A Cyberdeck Built for Hacking Satellites

Gabe Emerson designed this cyberdeck to accommodate experiments with radio and satellites.

When William Gibson introduced the cyberdeck concept in Neuromancer, he didn’t intend to create a badge of cyberpunk aesthetic merit. In the Sprawl universe, deckers used their devices as hacking tools and though that certainly resulted in some pretty awesome imagery, the cyberdecks were utilitarian in nature. The real-world cyberdeck community doesn’t need to adhere to such restrictions, but it is refreshing to see a cyberdeck built to fulfill a genuine hacking need. That is the case for this cyberdeck designed to accommodate experiments with radio and satellites.

No, this cyberdeck will not somehow make it possible to commandeer a spy satellite or direct a fictional orbital space laser. What it does do is give the user the ability to adjust the direction of a parabolic antenna (a separate project) and monitor a range of radio frequencies — including microwave. When combined with public satellite tracking information, this cyberdeck lets a user receive satellite transmissions and use those raw signals however they wish (legally, of course). It also has potential for many other radio applications.

Gabe Emerson, of the saveitforparts YouTube channel, took design inspiration from the luggable computers of the late ‘70s and early ‘80s. All of the components fit into a Pelican case, with the keyboard in the lid. Emerson was careful not to drill any holes in the case walls, so it is still weatherproof when closed up. Laser-cut and 3D-printed parts hold the electronic components in place within the case shell.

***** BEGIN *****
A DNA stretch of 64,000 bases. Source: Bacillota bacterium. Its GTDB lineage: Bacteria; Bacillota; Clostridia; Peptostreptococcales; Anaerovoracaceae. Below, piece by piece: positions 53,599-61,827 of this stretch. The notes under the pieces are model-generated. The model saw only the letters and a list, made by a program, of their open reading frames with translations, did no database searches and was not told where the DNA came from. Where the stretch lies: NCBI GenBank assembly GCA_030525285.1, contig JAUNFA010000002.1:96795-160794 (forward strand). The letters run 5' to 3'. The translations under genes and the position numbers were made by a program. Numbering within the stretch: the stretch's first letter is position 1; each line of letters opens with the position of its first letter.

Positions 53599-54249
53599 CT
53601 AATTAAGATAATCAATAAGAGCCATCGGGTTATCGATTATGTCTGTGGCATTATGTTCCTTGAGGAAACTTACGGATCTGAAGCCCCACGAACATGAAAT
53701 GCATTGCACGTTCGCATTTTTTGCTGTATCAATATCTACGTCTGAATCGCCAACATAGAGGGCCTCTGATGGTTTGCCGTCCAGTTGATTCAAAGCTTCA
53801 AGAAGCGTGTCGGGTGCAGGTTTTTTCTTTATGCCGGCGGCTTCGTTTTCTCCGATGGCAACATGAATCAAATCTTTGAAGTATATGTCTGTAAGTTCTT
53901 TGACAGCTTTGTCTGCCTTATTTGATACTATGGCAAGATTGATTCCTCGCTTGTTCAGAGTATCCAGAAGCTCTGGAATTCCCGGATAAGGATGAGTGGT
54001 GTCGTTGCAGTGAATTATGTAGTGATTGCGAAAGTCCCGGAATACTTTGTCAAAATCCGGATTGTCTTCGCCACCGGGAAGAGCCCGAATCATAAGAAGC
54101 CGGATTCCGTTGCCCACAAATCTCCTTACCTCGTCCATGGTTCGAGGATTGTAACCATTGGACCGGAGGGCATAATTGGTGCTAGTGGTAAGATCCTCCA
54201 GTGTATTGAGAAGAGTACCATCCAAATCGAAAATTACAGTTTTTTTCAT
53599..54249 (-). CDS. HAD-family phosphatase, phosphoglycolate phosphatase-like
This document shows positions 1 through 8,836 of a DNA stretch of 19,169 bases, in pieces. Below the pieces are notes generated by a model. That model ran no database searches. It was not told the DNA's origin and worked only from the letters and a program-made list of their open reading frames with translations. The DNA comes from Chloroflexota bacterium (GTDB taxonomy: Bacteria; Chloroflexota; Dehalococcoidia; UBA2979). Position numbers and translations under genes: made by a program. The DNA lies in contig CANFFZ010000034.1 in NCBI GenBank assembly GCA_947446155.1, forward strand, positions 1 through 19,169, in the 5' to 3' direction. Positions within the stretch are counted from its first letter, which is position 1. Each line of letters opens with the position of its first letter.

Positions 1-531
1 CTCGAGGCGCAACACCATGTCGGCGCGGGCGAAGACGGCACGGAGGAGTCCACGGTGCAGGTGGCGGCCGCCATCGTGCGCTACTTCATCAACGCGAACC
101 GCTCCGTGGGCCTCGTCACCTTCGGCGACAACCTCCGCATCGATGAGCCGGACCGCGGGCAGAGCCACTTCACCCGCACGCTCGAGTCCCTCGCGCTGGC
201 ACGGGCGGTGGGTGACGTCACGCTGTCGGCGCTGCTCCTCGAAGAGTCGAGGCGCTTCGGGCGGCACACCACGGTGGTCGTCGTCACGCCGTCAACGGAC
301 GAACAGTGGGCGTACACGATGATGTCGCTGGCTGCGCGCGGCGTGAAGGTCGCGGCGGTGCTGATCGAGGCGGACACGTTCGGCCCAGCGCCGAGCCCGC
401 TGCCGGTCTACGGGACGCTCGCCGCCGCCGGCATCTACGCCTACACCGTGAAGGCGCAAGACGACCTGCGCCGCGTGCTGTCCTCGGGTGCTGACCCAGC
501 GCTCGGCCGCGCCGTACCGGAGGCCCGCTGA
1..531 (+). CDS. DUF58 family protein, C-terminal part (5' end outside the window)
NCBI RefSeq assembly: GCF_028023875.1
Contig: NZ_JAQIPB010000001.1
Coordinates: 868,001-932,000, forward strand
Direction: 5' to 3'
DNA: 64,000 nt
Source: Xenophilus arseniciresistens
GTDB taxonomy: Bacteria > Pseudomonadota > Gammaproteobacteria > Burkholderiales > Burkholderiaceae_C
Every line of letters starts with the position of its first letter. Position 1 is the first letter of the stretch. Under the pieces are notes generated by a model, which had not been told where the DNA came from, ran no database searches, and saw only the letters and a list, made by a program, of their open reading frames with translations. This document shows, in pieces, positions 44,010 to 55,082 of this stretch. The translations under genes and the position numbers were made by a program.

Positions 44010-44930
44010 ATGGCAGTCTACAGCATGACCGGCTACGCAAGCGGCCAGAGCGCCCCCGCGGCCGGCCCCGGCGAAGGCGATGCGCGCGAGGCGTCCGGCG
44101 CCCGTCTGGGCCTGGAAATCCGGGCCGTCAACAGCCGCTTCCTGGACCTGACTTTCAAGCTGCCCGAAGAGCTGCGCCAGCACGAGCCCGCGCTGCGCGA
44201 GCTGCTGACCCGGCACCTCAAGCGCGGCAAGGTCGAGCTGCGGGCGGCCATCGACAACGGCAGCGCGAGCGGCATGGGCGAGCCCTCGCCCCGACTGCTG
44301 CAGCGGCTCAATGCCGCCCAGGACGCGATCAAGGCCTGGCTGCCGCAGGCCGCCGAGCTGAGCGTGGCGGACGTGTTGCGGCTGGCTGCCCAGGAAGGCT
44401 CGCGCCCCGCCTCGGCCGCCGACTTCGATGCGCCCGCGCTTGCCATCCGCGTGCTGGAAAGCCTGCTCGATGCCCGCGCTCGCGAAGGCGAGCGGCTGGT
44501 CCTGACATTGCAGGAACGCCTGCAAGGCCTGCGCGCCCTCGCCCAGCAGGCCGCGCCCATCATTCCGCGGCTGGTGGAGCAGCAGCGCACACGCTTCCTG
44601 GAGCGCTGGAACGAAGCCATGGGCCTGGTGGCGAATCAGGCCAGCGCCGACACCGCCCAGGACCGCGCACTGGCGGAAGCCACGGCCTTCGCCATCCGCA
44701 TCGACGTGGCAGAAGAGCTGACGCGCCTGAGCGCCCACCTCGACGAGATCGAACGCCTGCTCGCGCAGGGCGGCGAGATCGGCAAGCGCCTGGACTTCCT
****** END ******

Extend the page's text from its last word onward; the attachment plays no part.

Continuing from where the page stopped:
Everything inside connects to a Raspberry Pi 4 Model B, including the keyboard and an official 7” Raspberry Pi touchscreen. Power comes from portable battery packs, which fit into a 3D-printed slot so the user can swap them out when necessary. Emerson added a bunch of switches, USB ports (through a hub), a card reader, a USB-to-serial adapter, and a whole lot more.

In the video, Emerson demonstrates his prototyping process. That is interesting, as it relies on trial-and-error, photos, and tracing, rather than precise measurements and traditional CAD software. When combined with 3D models from the community, Emerson was able to achieve respectable results.

The finished cyberdeck looks great and pairs perfectly with Emerson's tracking dish. He was able to use that to “scan” around and create an image of microwave sources in the area. And if you were lucky enough to attend Open Sauce over the weekend, you might have seen Emerson using this cyberdeck there.

Cameron Coward
Writer for Hackster News. Proud husband and dog dad. Maker and serial hobbyist. Check out my YouTube channel: Serial Hobbyism
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